Education Letter to the Editor

Does Class Size Affect How Teachers Teach?

November 15, 2005 1 min read

To the Editor:

Saul Cooperman’s suggestion that we can pay teachers more by increasing the numbers of students per teacher initially makes sense (“Increase Class Size—And Pay Teachers More,”Commentary, Nov. 2, 2005.) As Mr. Cooperman points out, teachers are unlikely to change their teaching styles much with 30 students in a class as opposed to 20.

The problems occur when the 10 extra students are multiplied by five classes, and the teachers’ out-of-class grading chores are increased by one-half. Teachers then will assign less written work or grade papers less thoroughly.

Assuming that teachers are already working at full throttle, there is simply no way to increase class sizes and maintain the level of services that teachers now provide.

Patrick Mattimore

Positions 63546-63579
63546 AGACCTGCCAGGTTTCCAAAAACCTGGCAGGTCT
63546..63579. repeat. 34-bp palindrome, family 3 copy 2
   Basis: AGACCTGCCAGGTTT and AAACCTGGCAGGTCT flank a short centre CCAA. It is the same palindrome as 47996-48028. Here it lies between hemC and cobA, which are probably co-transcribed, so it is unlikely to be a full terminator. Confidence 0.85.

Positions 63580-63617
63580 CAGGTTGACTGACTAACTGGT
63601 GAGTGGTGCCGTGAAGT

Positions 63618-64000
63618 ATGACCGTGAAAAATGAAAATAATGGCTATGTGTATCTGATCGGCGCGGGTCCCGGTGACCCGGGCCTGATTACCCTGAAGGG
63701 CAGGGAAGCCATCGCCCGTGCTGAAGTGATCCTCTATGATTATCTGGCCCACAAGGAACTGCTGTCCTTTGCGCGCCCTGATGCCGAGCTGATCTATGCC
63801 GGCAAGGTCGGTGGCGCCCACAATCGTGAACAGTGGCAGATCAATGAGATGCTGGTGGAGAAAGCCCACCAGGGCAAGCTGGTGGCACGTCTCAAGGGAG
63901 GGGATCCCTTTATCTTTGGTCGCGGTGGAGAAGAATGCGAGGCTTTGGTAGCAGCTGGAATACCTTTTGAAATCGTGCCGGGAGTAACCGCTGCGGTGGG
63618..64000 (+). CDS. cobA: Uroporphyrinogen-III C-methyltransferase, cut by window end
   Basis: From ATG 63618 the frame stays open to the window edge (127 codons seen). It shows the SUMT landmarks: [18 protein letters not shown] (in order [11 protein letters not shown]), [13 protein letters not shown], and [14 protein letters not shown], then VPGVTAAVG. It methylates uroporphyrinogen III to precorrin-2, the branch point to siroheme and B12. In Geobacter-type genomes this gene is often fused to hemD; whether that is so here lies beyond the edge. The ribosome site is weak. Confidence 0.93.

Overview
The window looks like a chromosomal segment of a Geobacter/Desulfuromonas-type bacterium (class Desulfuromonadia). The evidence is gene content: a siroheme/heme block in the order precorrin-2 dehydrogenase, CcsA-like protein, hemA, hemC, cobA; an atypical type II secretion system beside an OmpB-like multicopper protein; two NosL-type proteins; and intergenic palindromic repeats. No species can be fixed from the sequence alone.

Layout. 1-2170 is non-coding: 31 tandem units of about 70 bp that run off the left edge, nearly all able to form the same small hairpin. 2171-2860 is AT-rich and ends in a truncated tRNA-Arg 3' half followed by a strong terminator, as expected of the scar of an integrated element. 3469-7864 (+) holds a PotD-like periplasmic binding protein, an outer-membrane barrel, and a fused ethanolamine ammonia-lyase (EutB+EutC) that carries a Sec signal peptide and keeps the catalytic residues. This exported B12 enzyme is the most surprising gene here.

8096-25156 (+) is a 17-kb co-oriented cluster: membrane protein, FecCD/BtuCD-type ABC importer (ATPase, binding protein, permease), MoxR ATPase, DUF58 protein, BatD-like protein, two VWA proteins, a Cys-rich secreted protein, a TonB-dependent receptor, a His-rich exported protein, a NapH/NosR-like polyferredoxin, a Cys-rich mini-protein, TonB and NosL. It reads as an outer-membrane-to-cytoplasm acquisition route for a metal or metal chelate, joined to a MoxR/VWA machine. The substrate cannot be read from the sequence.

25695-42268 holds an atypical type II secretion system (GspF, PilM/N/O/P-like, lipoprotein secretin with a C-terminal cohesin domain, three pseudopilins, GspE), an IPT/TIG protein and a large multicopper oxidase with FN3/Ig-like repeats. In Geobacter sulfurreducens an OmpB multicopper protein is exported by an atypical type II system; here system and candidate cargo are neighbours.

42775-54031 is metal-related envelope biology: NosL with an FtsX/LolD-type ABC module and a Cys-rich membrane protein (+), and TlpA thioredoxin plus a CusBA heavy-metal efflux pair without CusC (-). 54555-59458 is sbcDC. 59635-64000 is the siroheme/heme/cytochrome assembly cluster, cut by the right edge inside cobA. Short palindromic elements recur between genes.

San Francisco, Calif.

To the Editor:

If Saul Cooperman expects to persuade readers with his contrarian argument, he needs to at least get his facts straight. He builds his provocative case on the wobbly assertion that most teachers don’t change their instructional approach despite fluctuations in class size, citing the study released in December 2004 by the University of London’s Institute of Education.

That’s not what the study found at all. It said: “Perhaps the clearest effects of class size were on teaching. Pupils in smaller classes were more likely to be the focus of a teacher’s attention and to experience more teaching overall in mathematics, while in larger classes pupils were more likely to be one of the crowd.”

The study went on to further call into question Mr. Cooperman’s proposal, when it noted that “pupils in larger classes were found to have a more passive role in contact with the teacher; in smaller classes, pupils were more likely to interact in an active way with teachers, initiating contacts, responding to the teachers, and sustaining interaction with them.”

It’s ironic that Mr. Cooperman concludes by asking if educators and parents will debate his proposal on the facts, rather than on emotion. He’s best advised to bear in mind an adage in journalism: Get it first, but first get it right.

Walt Gardner

Los Angeles, Calif.

The writer was a teacher for 28 years in the Los Angeles Unified School District.